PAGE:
Home > Uncategorized > Irish health system is ‘most efficient’ in world

Irish health system is ‘most efficient’ in world

Here’s a remarkable story, via The Guardian. It seems to have not been reported in the press here at all (at least I haven’t found a reference to it).  I wonder why the HSE hasn’t been all over it?

The NHS is one of the most cost-effective health systems in the developed world, according to a study (pdf) published in the Journal of the Royal Society of Medicine.

The “surprising” findings show the NHS saving more lives for each pound spent as a proportion of national wealth than any other country apart from Ireland over 25 years. Among the 17 countries considered, the United States healthcare system was among the least efficient and effective. [emphasis added]

Here’s the paper. And below is the abstract:

Comparing the USA, UK and 17 Western countries’ efficiency and effectiveness in reducing mortality

Colin Pritchard1 and Mark S Wallace2

1School of Health & Social Care, Bournemouth University, Bournemouth, UK
2Department of Economics, Latymer School, London, UK

Correspondence to: Colin Pritchard. Email: cpritchard@bournemouth.ac.uk

Abstract

Objectives To test the hypothesis that the USA healthcare system was superior to the NHS and 17 other Western countries in reducing feasible mortality rates over the period 1979–2005.

Design Economic inputs into healthcare, GDP health expenditure (GDPHE) were compared with clinical outputs, i.e. total ‘adult’ (15–74 years) and ‘older’ (55–74 years) mortality rates based upon three-year average mortality rates for 1979–81 vs. 2003–2005. A cost-effective ratio was calculated by dividing average GDPHE into reduced mortality rates over the period.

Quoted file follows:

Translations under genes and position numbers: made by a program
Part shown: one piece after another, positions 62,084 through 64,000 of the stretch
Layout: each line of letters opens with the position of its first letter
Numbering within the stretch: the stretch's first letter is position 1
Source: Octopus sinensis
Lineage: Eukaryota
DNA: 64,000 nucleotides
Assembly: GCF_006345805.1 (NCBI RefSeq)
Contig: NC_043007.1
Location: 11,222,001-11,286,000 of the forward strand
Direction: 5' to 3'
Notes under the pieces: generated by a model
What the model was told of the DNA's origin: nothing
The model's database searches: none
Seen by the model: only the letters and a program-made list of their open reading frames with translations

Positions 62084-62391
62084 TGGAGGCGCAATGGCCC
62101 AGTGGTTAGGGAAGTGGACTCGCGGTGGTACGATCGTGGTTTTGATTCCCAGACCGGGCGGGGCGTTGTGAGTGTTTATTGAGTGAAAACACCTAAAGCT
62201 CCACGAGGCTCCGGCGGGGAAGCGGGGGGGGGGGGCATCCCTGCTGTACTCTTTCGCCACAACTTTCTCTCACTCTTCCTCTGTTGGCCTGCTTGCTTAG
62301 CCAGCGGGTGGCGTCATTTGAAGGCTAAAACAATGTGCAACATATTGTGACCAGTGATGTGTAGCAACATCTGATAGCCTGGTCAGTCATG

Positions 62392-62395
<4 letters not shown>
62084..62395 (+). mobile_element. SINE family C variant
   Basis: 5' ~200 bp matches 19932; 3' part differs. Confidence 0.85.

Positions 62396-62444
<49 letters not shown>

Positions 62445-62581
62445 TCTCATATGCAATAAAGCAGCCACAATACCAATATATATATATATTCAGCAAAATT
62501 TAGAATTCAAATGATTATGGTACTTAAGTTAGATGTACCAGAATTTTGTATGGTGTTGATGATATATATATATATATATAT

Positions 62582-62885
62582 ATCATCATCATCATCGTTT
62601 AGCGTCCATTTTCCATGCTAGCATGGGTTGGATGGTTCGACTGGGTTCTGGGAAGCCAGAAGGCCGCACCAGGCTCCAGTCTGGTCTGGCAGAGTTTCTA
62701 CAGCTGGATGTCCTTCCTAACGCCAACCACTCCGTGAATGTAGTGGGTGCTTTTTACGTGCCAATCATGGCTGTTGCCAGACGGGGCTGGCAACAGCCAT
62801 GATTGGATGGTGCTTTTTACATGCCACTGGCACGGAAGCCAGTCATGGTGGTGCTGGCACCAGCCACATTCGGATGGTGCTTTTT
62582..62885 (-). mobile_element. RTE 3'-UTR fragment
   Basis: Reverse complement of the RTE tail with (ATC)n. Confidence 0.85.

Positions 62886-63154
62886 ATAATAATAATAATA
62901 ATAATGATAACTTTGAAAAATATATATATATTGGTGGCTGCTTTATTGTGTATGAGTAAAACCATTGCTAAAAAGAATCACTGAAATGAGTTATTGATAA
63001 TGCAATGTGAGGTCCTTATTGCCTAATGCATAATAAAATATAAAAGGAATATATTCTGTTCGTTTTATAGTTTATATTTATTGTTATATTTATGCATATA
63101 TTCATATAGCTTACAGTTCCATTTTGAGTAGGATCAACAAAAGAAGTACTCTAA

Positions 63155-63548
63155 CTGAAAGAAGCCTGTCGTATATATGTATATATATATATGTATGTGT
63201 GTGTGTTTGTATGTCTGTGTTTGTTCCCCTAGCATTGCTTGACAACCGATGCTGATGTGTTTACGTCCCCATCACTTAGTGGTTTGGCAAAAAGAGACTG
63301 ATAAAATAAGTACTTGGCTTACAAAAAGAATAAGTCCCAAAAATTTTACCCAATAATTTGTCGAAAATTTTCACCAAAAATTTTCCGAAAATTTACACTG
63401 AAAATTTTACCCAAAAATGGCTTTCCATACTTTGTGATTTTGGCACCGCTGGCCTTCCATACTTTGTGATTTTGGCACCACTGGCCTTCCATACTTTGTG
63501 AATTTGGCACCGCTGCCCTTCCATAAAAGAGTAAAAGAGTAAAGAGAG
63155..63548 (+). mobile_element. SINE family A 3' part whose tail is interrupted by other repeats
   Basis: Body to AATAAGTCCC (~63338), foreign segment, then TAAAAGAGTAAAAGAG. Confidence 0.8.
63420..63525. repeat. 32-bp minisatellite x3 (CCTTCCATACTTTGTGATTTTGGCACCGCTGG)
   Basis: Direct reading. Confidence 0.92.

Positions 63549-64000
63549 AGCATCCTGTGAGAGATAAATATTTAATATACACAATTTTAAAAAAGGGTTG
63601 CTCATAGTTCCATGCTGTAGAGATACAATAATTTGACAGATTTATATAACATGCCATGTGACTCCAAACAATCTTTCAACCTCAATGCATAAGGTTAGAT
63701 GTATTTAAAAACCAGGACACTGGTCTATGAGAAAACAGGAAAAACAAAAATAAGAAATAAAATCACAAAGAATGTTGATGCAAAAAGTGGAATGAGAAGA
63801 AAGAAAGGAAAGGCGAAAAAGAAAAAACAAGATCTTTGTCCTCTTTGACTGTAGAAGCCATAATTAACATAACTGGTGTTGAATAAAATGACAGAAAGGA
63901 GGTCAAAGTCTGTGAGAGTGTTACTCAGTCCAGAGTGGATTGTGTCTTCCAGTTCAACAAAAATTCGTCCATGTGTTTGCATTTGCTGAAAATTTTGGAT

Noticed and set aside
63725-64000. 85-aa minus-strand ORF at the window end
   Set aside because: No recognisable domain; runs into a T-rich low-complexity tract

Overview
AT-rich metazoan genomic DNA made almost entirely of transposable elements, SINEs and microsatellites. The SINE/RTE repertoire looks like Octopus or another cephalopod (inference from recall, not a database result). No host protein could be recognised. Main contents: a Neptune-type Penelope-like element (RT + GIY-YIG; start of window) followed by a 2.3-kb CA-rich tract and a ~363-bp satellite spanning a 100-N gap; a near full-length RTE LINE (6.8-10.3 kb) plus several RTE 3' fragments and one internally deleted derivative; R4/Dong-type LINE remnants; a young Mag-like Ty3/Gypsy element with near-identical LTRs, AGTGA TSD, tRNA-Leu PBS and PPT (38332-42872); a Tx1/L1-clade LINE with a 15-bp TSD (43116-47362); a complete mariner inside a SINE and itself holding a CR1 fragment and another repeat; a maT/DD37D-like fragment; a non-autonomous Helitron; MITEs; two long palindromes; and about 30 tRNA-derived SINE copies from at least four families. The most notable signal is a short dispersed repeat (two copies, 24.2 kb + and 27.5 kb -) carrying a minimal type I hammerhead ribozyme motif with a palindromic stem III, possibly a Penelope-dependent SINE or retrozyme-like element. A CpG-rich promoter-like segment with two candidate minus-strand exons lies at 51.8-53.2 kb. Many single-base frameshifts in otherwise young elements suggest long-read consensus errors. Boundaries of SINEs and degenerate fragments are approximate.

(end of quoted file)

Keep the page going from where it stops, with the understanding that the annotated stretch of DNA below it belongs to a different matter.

Setting Nineteen Western countries’ mortality rates compared between 1979–2005.

Participants Mortality of people by age and gender.

Main outcome measures A cost-effective ratio to measure efficiency and effectiveness of healthcare systems in reducing mortality rates. Chi-square tested any differences between the USA, UK and other Western countries.

Results Input: The USA had the highest current and average GDPHE; the UK was 10th highest but joint 16th overall, still below the Western countries’ average. Output: Every country’s mortality rate fell substantially; but 15 countries reduced their mortality rates significantly more than the US, while UK ‘adult’ and ‘older’ mortality rates fell significantly more than 12 other countries. Cost-effectiveness: The USA GDPHE: mortality rate ratio was 1:205 for ‘adults’ and 1:515 for ‘older’ people, 16 Western countries having bigger ratios than the US; the UK had second greatest ratios at 1:593 and 1:1595, respectively. The UK ratios were >20% larger than 14 other countries.

Conclusions In cost-effective terms, i.e. economic input versus clinical output, the USA healthcare system was one of the least cost-effective in reducing mortality rates whereas the UK was one of the most cost-effective over the period.

© 2011 Royal Society of Medicine Press

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Categories: Uncategorized
  1. Cathyby
    August 16, 2011 at 10:01 am

    Was surprised myself it didn’t get mentioned on twitter. It even got a hat-tip from PZ Meyers in his blog.

    I think one factor might be that it doesn’t tally with our intuitions about the service we get. But it should be noted that at the start and at the end of the study we paid the lowest proportion of GDP to health among the countries featured.

    It also clashes with the perception of waste in the HSE. However the time period covers 30 years. This study isn’t necessarily a vote of confidence for the HSE, it’s entirely plausible we might have done better in the first twenty years only to have the average come down in the last ten.

    The details need a closer look before we can really conclude anything about Ireland specifically. Looks bad for the US though.

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